Elite VC giants still investing | Search | Steve Lisson | Austin, TX | March 2015 | Review

Sunday, March 1, 2015

Elite VC giants still investing | Search | Steve Lisson | Austin, TX | March 2015 | Review

Monday, March 02, 2015


Elite VC giants still investing

San Jose Mercury News
Matt Marshall
May 31, 2001

Now that they've gone gorilla size, will the elite venture capital firms help stem the downturn in venture capital investing?

After the March 2000 market crash, elite VCs scrambled to triage their portfolios. Only recently have they started to peer out of the graveyard.

But they've undergone a profound change in nature: They've become monsters. This is good if you're an entrepreneur shooting for the moon. It's fatal if not.

In 1995, only one top-tier fund, TA Associates, had raised a billion dollars. But since the crash, 15 top-tier firms have raised funds of that size or more. Many -- including Worldview Technology Partners, Greylock, Austin Ventures and Oak Investment Partners -- announced their new funds this year, well after most of the market damage.

Steve Lisson, of InsiderVC.com, says the amount of funds raised since the crash goes against the "drought" thesis.

"The perception that there's going to be less venture investing is totally misplaced," he says. "These VCs need to get into lucrative investment opportunities, and they're going to want larger stakes. They're going to have to step on the gas even more."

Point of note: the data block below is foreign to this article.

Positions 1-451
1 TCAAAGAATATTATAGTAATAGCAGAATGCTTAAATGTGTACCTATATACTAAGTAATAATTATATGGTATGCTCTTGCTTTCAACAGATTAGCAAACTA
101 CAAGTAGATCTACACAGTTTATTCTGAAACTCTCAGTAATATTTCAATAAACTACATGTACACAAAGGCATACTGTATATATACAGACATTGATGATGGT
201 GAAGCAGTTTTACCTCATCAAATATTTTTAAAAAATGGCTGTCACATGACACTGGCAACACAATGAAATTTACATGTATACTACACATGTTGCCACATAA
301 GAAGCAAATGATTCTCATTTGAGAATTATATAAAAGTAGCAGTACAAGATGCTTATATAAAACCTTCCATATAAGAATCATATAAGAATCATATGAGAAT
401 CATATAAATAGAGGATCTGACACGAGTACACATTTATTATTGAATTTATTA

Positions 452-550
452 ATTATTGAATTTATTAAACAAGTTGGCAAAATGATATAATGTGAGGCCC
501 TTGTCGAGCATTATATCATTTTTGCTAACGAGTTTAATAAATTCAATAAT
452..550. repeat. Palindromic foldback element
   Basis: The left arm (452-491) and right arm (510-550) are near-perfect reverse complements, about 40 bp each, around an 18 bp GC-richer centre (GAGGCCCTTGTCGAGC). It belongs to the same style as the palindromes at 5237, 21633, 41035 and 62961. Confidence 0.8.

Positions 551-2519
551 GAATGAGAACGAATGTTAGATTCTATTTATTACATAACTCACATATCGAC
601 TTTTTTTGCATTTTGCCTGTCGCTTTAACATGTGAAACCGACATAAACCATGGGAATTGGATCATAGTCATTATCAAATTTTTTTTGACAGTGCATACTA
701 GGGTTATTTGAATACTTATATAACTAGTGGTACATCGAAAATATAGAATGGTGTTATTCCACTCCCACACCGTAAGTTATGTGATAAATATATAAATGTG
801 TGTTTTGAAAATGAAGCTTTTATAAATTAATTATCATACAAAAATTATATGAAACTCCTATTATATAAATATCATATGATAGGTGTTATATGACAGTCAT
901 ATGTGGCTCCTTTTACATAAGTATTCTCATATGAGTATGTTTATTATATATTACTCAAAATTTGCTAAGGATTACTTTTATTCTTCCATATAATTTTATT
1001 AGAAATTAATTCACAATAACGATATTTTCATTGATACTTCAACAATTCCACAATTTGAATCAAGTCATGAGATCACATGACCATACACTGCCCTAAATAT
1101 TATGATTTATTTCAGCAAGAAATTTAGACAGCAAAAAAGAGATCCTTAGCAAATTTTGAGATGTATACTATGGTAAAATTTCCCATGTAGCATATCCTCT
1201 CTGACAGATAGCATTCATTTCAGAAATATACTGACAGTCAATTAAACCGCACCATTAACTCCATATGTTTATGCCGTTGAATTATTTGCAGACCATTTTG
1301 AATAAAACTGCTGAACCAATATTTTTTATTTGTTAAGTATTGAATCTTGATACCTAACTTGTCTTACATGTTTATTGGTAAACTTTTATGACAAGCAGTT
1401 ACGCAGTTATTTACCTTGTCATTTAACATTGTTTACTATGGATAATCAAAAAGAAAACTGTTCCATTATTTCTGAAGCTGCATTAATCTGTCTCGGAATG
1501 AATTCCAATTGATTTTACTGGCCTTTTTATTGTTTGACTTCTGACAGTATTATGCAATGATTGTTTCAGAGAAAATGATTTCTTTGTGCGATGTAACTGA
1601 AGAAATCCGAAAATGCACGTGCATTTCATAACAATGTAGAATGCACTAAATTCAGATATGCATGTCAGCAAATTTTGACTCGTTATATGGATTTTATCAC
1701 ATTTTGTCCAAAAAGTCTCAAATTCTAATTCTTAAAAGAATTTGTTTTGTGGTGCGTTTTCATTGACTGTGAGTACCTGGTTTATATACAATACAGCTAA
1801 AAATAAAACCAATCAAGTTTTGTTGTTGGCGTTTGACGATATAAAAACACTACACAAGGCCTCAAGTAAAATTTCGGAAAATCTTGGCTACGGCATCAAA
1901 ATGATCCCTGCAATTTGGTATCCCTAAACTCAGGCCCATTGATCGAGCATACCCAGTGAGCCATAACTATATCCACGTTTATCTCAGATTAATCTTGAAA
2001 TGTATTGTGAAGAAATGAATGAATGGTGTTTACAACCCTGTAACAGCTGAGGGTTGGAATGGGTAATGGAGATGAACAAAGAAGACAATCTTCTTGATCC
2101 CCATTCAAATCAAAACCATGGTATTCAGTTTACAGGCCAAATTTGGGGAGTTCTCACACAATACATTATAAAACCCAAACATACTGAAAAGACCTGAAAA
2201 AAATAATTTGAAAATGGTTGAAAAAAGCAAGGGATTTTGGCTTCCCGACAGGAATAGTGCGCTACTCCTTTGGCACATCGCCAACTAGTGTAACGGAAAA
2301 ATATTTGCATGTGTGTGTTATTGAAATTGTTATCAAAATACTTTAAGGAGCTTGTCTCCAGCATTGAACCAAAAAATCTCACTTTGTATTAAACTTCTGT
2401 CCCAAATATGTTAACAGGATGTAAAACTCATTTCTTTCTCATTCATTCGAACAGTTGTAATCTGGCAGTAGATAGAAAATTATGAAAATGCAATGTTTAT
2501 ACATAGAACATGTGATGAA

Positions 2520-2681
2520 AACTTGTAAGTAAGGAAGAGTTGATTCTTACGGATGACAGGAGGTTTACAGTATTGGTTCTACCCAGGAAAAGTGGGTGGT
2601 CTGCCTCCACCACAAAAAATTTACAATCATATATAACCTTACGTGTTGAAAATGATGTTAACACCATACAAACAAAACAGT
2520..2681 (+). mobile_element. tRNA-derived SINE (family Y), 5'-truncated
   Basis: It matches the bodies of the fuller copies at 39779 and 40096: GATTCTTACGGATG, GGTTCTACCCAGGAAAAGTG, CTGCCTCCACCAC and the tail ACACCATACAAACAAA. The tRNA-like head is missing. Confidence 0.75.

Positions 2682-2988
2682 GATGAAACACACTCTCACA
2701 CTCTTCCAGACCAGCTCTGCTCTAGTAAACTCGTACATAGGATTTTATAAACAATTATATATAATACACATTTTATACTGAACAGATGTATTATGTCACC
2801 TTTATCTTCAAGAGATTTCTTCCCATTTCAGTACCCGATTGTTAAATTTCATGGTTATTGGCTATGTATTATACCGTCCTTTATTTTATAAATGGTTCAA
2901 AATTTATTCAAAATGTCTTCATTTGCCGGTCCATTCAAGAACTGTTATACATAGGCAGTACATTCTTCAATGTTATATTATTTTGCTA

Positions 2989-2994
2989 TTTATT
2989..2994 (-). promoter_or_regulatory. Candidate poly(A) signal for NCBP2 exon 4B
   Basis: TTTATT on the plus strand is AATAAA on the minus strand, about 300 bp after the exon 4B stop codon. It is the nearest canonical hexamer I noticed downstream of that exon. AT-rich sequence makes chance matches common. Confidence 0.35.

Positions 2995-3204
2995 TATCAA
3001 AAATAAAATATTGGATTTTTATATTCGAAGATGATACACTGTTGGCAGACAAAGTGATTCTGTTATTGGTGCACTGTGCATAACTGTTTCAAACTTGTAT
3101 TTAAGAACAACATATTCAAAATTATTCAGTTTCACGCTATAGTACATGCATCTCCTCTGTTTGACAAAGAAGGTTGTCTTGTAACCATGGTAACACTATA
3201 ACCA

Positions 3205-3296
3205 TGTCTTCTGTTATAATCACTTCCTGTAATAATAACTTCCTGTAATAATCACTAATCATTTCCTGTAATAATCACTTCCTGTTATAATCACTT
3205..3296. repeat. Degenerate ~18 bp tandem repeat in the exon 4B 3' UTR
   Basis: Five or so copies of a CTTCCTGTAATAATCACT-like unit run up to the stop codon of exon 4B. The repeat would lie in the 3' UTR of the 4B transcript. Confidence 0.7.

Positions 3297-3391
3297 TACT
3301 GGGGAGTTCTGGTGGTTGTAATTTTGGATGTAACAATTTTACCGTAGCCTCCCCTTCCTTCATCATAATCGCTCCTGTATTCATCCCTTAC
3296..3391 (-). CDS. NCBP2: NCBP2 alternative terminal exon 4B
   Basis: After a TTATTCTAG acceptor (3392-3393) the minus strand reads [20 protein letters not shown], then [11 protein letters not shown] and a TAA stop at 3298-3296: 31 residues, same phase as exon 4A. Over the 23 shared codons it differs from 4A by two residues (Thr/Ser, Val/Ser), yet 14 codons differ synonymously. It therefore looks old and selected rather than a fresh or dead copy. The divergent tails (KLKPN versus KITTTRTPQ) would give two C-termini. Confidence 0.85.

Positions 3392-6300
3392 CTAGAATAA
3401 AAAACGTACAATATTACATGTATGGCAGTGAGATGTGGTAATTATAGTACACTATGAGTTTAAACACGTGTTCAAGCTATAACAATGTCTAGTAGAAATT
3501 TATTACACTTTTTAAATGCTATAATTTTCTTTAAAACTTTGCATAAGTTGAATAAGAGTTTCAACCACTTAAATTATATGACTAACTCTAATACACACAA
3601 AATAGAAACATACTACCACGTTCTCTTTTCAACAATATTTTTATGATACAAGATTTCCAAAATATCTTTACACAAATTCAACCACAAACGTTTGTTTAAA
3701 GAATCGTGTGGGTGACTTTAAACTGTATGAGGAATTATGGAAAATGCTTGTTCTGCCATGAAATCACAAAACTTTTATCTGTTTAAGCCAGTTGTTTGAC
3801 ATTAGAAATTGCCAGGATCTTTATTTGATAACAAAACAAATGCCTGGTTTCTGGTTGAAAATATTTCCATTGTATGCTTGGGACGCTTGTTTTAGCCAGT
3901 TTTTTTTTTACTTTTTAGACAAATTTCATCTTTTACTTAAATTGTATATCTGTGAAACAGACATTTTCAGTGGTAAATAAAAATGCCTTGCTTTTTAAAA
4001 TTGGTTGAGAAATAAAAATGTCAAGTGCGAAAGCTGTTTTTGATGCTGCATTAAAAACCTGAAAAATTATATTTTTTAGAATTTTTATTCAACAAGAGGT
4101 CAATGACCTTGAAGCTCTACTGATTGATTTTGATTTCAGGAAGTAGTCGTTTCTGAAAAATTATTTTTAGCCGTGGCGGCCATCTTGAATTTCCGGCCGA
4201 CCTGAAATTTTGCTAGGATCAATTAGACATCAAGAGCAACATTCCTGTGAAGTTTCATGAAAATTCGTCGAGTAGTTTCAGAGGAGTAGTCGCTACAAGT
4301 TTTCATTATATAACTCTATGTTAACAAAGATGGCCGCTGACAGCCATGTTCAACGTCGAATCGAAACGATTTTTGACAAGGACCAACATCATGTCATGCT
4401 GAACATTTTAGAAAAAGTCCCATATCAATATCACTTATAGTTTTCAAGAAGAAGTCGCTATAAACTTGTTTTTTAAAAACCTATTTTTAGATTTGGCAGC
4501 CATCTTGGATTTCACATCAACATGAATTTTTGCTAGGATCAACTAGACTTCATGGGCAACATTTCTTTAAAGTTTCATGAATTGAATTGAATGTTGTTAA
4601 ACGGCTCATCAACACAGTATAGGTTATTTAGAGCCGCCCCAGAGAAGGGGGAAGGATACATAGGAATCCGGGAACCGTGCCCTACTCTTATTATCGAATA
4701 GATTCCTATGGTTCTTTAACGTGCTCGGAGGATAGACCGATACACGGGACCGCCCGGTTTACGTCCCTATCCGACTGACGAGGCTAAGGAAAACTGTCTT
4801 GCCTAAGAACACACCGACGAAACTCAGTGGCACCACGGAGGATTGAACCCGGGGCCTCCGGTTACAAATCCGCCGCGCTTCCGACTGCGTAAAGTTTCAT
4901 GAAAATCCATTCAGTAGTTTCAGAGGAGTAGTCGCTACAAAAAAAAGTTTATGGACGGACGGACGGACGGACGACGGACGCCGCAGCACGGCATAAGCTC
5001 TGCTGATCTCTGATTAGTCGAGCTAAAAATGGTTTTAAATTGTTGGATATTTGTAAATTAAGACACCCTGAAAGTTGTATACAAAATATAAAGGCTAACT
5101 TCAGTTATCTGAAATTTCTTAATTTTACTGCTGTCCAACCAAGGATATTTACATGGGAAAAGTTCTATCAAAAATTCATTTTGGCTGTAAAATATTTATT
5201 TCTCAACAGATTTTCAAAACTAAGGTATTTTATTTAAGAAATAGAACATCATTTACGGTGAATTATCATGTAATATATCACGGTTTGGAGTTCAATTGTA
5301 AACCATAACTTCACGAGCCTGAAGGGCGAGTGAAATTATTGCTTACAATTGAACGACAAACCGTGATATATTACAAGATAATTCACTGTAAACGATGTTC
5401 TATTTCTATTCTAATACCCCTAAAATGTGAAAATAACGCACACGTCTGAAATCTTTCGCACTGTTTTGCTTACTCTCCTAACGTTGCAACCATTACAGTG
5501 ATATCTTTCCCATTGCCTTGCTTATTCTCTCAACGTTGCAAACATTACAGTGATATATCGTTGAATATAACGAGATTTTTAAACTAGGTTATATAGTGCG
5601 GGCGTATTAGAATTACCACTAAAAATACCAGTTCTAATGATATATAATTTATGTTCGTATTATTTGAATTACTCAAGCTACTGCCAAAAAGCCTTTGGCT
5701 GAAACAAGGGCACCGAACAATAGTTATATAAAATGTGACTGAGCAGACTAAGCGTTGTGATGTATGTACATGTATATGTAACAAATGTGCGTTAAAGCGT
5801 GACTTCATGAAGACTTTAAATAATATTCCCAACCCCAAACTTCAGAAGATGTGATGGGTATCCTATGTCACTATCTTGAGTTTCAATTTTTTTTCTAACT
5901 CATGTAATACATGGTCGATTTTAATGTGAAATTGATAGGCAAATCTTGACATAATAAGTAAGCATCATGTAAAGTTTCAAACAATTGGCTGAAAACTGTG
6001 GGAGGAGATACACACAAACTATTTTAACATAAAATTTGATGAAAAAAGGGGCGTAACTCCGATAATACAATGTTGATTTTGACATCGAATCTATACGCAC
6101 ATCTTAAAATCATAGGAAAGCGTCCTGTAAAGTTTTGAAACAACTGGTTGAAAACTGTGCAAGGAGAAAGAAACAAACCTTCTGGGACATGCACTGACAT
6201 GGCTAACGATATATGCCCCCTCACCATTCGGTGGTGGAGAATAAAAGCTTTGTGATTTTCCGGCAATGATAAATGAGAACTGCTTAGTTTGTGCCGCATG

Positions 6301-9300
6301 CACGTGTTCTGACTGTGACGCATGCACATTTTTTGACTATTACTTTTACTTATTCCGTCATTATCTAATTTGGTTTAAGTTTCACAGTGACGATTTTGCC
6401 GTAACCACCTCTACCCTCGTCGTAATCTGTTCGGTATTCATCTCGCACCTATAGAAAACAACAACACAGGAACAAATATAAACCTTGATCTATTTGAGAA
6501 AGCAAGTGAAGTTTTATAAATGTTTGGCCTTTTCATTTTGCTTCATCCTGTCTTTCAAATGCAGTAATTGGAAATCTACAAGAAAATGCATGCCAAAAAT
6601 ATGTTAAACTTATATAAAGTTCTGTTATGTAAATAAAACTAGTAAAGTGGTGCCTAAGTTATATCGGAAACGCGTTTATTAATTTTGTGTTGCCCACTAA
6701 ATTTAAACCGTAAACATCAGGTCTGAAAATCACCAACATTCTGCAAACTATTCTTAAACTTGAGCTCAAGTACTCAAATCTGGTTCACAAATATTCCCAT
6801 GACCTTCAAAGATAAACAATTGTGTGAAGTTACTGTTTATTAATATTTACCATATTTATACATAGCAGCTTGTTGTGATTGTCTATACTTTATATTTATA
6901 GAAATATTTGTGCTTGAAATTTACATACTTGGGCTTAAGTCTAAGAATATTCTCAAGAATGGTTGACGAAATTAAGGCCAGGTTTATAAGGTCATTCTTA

Similarly, he adds, if an entrepreneur offers an opportunity for a "mega" investment, he'll be able to negotiate more favorable terms, because the big venture capitalists will all want in. On the downside, entrepreneurs that don't show home-run promise will struggle.

True, some VCs that raised large funds say they have slowed their investment pace. Flip Gianos, partner at InterWest Partners, said his firm hadn't expected the magnitude of the downturn when it raised its fund. If it takes waiting a year for strong opportunities to come along, VCs will wait, he says.

Others counter that size has forced them to invest more in later-stage start-ups because they soak up more money. Michael Darby, general partner at Battery Ventures, says his firm still focuses on early stage deals, but "in this environment, the fact that we want to deploy capital means we're looking at those later-stage deals."

There's another reason for hope after the crash, Lisson says. Many VC firms have been able to negotiate stellar terms with their investors -- even better than those they negotiated just a couple of years ago. That's also a sign that investors still have faith in the VCs, he said.


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